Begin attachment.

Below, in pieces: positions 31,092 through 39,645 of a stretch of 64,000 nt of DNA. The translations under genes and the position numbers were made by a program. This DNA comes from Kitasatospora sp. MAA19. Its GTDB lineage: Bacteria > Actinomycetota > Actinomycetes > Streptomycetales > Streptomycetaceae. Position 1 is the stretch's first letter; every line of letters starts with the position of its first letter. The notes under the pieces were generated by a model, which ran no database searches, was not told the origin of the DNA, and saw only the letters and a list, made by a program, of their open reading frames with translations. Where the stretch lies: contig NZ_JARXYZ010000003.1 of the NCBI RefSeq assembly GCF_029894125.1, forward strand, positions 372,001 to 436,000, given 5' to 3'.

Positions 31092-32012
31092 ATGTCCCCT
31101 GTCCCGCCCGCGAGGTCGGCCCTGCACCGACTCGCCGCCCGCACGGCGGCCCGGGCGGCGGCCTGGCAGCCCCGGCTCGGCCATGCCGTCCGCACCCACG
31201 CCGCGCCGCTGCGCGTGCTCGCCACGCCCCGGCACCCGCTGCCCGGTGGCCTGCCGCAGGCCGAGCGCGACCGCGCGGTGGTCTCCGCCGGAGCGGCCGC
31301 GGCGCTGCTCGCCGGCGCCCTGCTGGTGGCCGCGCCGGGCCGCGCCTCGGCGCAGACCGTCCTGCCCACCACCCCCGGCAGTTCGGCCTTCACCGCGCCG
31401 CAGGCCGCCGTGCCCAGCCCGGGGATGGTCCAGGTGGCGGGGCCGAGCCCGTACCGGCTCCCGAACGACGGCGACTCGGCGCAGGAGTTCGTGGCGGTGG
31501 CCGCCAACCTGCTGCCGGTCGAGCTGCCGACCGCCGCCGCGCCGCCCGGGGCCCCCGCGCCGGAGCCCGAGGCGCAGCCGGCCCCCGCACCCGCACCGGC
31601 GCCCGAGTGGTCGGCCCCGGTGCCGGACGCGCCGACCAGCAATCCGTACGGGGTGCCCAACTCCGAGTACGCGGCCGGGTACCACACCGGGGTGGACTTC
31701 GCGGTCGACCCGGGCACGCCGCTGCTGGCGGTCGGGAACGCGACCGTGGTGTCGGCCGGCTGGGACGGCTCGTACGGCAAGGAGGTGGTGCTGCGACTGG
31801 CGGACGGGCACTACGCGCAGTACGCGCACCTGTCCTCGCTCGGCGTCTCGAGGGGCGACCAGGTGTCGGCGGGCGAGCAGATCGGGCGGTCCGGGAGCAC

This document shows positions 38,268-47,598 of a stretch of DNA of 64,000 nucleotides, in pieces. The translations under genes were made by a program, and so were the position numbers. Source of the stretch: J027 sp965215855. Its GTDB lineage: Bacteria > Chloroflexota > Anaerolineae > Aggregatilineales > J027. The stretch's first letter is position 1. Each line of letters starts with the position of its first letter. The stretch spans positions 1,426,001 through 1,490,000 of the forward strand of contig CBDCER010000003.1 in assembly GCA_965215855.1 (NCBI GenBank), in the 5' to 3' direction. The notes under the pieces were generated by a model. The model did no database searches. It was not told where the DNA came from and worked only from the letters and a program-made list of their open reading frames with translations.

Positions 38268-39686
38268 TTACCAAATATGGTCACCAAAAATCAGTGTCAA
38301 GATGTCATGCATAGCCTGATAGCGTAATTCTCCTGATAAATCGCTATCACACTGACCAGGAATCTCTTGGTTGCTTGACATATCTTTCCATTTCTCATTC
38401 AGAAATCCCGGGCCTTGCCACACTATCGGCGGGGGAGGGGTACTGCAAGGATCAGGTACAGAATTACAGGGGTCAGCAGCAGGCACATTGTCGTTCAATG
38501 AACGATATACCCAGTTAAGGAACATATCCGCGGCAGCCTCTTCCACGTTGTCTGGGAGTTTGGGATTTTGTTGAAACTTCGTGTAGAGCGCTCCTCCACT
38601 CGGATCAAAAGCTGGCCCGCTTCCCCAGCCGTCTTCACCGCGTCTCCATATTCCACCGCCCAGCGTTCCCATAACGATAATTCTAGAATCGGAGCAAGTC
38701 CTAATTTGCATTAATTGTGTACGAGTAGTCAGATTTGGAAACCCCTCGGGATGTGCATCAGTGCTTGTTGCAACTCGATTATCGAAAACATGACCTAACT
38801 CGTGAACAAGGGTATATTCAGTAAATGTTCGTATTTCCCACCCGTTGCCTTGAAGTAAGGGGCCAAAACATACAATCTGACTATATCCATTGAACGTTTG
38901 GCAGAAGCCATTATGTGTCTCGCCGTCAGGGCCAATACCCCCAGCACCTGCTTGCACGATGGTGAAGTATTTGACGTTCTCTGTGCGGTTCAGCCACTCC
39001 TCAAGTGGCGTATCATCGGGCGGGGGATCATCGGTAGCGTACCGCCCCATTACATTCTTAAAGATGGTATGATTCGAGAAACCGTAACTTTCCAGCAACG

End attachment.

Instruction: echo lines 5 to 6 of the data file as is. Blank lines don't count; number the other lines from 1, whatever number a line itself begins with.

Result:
31201 CCGCGCCGCTGCGCGTGCTCGCCACGCCCCGGCACCCGCTGCCCGGTGGCCTGCCGCAGGCCGAGCGCGACCGCGCGGTGGTCTCCGCCGGAGCGGCCGC
31301 GGCGCTGCTCGCCGGCGCCCTGCTGGTGGCCGCGCCGGGCCGCGCCTCGGCGCAGACCGTCCTGCCCACCACCCCCGGCAGTTCGGCCTTCACCGCGCCG